Dedicated to golfers aiming for the next level of golf, from beginners to advanced players.
“We believe in letting the club do its job.” At Fourteen, we work hard day in and day out in order to bring the joy of golf to everyone out there. Here we introduce the club development process at Fourteen.
At Fourteen, we strive to develop clubs that will allow golfers to comfortably and successfully execute a complete range of shots including the easiest of shots to even the most difficult. In order to accomplish this goal, we carefully study every single aspect of a clubs’ performance instead of nonspecifically examining multiple parts of its performance. Narrowing our focus and paying attention to every single detail of the clubs’ performance gives us the opportunity to run several tests that gradually enable us to inch closer to designing the ultimate club with the best performance.
The most important part of the actual club head production is the developing the basic design dimensions. Firmly embracing the development concept, the club head dimension details, such as size, lie and loft angles, as well as sole width and face shape, are all based on extensive data collected over years of research.
We continue the construction of the club head by inputting the dimensions determined in Step 2 into our 3D CAD program. By simultaneously simulating the various club head dimensions, such as shape, center of gravity, and moment of inertia, we are able to achieve an even greater degree of fusion between design and function in the club head.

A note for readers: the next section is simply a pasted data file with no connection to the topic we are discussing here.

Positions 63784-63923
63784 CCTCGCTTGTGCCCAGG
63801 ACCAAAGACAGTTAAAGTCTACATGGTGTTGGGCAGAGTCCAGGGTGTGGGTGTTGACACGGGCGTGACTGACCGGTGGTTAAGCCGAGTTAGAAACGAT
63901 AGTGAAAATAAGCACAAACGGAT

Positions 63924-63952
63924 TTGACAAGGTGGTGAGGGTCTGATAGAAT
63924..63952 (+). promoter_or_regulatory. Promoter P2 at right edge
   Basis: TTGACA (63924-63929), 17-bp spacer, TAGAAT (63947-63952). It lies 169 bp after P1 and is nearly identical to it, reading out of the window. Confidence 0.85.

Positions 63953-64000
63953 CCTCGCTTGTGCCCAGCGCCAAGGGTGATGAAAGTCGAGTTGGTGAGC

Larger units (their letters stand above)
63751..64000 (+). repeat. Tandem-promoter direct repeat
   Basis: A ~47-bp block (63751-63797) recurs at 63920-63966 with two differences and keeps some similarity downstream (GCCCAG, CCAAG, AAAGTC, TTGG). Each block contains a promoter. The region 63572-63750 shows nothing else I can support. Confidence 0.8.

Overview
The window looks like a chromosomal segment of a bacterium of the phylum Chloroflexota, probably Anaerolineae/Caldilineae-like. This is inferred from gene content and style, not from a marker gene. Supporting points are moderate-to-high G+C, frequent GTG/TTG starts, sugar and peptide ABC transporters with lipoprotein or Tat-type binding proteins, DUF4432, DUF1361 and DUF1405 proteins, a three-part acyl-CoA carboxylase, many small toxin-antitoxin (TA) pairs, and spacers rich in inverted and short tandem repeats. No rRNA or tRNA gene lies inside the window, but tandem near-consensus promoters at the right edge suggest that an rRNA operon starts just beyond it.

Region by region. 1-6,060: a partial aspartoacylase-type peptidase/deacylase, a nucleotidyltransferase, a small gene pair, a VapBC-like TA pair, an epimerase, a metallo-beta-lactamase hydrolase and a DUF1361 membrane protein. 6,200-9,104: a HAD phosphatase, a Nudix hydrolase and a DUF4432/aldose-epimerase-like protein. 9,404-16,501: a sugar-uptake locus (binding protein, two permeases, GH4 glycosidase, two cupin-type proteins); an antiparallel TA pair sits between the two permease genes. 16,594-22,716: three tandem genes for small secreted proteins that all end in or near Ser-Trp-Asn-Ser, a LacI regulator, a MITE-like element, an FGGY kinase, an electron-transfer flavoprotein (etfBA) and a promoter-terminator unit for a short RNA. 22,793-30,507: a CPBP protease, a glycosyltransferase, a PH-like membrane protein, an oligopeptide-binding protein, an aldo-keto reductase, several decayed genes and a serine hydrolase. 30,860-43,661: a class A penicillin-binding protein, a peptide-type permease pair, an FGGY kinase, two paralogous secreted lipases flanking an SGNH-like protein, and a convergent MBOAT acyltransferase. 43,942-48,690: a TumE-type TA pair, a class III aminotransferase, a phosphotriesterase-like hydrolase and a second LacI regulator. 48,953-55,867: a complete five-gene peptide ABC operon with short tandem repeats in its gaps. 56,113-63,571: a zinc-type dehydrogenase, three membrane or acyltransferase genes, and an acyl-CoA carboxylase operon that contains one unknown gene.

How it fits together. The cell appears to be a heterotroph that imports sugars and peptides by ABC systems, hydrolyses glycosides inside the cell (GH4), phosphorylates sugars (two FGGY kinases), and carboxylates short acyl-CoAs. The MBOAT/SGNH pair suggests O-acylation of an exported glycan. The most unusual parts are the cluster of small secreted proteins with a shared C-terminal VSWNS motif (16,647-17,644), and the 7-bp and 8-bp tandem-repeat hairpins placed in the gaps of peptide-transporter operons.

After completing the club head shape in our 3D CAD program, we use that as a base on which to make a resin model. It is absolutely necessary at this point to ensure a perfect head shape. This involves checking the resin model for details that do not show up in the computer model and making sure intangible cosmetic qualities of the club head meet expectations. We provide feedback to our 3D CAD program on any changes made and create a data set of increased precision.
A metal model is necessary for molding a finished product. In order to make that metal model, a copper and brass “master model” is required as a basis for the shape. We then go about manufacturing the club head, matching materials and construction methods with detailed balancing measures, and making gradual hand-refined adjustments based on the 3D data.
We commence thorough testing on the sample head created from our master model. This involves taking shape and center of gravity measurements and confirming that they match the original design calculations. A robot is used to confirm attributes such as strength and durability, and all performance testing is handled by actual human swinging of the club. By testing the club with a variety of individuals, we can gradually gain a good understanding of the club performance.